Finding Your Dream Job in Insurance by Serendipity

A suited woman presents to a small meeting of professionals.

You can actually find your dream job in something unexpected, like insurance.

Before my interest in insurance, I aspired to become a hairdresser. I often battled between the ideas of running my own salon or working for someone else — but, no matter what, I was going to become the best hairdresser in Bermuda.

So, how does one’s interest go from hairdressing to commercial underwriting? Unlike most people, who have had family guidance into the industry or have fallen into it by accident, my story is a bit different.

In 2007, my mother’s parked car was hit by another motorist’s vehicle, causing a total loss in damages. My mother submitted her claim to the insurance company, expecting to be reimbursed for the initial purchase price of the car. Instead, she received half that (which I now know to be the wonderful concept of depreciation). Understandably angry, she chose to vent to me, of all people. My 15-year-old mind questioned why she didn’t receive the full amount she seemed entitled to. Although unfortunate, this circumstance encouraged me to research how the insurance industry works.

Two years later, representatives from St. John’s University presented a lecture to the top math classes in Bermuda. While they mainly encouraged students to pursue careers in actuarial science, they also provided us with information about the school’s risk management and insurance program, which I determined to be more my speed. After graduating from high school in 2010, I took a bite out of the Big Apple and ventured to St. John’s University, where I majored in risk management and insurance (RMI).

While at St. John’s, I learned about all the nuances of insurance. I learned (and am still learning) about the many types of insurance that are offered worldwide. Of everything that I learned, what surprised me most was the concept of celebrities insuring their body parts — I had never heard of such a thing. More so, I learned of a professional baby-food taste tester having her taste buds insured and a professional American football player having his hair insured. It seemed that the possibilities of insurance were endless!

I am now about a year and a half into my full-time insurance career and have already experienced the multifaceted nature of the industry I have come to love and enjoy. During the first year, I worked as an excess and surplus property underwriter trainee in New York. Since February 2015, I have been working in Bermuda, providing malpractice and errors and omissions (E&O) insurance for large law firms around the world. It’s truly amazing to see how one can move throughout a company in this industry, and even across borders, to explore different lines of business in order to become a better-rounded individual and underwriter.

One of the many misconceptions of the industry that I hear from my peers is that it is “boring.” I have found the industry to be quite the opposite; the key is finding an aspect of the industry that aligns with your interests. For example, during school, a professor told me a story about a woman who was very interested in makeup. Eventually, she became the risk manager for one of the top cosmetics firms in the world. The insurance industry does not consist solely of reinsurance and insurance companies. There are firms of varying size and geographical scope that require assistance in risk mitigation.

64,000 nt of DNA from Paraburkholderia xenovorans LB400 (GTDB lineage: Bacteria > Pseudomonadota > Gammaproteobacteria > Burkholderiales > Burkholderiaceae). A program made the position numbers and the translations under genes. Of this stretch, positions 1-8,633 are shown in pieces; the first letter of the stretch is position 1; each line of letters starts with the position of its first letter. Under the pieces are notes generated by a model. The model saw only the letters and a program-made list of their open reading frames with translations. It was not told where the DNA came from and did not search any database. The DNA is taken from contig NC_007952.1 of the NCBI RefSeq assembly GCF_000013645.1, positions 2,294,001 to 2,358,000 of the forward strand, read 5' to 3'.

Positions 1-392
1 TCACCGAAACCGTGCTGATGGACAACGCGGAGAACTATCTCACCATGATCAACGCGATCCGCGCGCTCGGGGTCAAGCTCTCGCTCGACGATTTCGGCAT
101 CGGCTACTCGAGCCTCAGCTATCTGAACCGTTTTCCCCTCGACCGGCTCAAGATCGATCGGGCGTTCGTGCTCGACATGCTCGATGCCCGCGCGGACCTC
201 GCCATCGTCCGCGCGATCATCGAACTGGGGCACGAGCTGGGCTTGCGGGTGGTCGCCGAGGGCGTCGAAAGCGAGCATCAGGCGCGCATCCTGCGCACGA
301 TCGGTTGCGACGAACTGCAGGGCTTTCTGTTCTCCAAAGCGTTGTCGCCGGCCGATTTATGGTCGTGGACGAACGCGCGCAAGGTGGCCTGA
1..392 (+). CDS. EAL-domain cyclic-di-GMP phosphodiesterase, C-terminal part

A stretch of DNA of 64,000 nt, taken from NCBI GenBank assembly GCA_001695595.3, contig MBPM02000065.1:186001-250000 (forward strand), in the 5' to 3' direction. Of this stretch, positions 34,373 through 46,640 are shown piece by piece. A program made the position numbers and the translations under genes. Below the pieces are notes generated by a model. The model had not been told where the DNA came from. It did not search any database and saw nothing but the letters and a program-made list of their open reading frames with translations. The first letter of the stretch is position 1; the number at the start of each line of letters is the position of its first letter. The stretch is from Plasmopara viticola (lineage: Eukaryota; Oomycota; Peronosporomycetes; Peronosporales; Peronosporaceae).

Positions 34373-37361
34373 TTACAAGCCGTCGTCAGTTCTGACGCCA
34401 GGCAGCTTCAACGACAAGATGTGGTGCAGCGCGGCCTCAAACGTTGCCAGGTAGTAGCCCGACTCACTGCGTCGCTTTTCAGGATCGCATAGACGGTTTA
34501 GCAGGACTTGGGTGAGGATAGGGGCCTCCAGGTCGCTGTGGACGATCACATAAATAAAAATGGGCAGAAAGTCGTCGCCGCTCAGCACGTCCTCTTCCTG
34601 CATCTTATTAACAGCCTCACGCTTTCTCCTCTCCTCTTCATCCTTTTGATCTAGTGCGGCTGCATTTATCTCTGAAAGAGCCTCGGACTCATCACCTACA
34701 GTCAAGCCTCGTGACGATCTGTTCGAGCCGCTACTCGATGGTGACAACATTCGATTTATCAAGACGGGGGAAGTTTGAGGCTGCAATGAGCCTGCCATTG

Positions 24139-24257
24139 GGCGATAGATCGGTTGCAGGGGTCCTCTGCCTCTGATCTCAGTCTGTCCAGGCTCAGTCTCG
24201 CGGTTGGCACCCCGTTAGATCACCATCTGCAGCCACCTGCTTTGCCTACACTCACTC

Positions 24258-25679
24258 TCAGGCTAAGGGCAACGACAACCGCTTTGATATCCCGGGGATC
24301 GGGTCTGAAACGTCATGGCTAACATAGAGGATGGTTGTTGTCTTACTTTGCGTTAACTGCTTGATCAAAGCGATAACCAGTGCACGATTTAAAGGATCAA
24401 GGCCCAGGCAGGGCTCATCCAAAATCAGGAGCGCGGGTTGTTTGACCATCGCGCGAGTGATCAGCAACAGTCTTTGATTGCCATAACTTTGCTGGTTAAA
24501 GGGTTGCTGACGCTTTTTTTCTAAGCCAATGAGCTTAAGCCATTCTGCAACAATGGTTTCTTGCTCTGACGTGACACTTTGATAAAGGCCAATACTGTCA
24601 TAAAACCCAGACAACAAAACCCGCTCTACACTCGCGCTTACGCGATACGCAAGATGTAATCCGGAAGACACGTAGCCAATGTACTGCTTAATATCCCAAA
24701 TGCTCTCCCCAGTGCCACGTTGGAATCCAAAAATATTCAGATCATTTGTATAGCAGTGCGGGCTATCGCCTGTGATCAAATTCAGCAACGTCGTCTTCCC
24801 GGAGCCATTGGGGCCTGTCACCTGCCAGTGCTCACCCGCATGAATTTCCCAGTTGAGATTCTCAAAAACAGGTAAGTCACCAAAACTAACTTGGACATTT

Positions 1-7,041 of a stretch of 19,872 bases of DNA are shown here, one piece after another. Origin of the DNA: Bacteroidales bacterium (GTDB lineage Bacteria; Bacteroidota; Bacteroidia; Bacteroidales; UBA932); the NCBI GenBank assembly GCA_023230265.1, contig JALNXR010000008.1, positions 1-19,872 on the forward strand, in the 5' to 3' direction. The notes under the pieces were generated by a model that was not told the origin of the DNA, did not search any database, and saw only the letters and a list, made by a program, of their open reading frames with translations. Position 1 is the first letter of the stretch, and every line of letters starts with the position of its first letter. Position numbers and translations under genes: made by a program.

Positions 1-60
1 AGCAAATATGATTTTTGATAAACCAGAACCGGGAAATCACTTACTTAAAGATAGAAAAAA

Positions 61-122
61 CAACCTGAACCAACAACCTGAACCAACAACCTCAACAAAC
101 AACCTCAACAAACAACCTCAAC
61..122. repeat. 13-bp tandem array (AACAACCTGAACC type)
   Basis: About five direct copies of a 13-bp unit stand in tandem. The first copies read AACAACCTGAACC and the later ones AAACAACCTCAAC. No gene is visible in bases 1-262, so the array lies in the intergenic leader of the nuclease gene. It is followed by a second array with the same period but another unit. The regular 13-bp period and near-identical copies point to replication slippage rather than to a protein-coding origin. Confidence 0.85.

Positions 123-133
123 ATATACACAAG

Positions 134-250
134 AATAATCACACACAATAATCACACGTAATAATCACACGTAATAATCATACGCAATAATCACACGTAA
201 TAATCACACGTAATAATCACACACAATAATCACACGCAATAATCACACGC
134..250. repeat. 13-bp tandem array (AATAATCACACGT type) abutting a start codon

By joining the RMI program at St. John’s University, I was exposed not only to the theoretical world of insurance, but also to the practical one. So many companies are looking for the best talent, and I was granted several scholarship and internship opportunities. As an RMI student, I was also allowed to rub elbows with senior personnel in the industry. I quickly learned that the insurance industry is driven by relationships and reputation.

The nature of the industry is especially prevalent in Bermuda, as the island is only 21 square miles. About 30 Bermudian students were at St. John’s while I studied there, most of whom were also in the RMI program. It was almost guaranteed that, once people discovered I was from Bermuda, they would mention another Bermudian student they had met. I’ve been back in Bermuda for just over six months now, and several people (whom I don’t know!) have stopped me on the street to offer congratulations on various accomplishments, as my name had come up in discussion with someone they knew. It doesn’t help that my name is unique either (as far as I’m aware, I’m the only Jubilee on the island).

While it may help to gain a foundation of insurance knowledge before entering the industry (such as through an RMI program), it is not required. I have noticed that more students are enrolling in RMI programs; however, many of the more experienced insurance professionals have degrees in geography, biology or law, to name a few, which have immensely supplemented their chosen career.

Even if one initially decides on a noninsurance area of study but ultimately desires to join the industry, several designation and certification programs can help. There’s a program for almost every area of the insurance and risk management industry. I currently hold six insurance designations. One of my former professors holds 12 — that’s right, TWELVE! 

Remember that, just like any other career, insurance and risk management may not be for everyone. While the industry can offer a lucrative career for those with an opportunity to join, there will always be some people whom the industry cannot satisfy for one reason or another.

My last word of advice: choose the insurance and risk management industry for a career you may potentially enjoy — don’t base your decision on financial gain. Take me for example: you might be dreaming about being a hairdresser, but you can actually find your dream job in something unexpected, like insurance.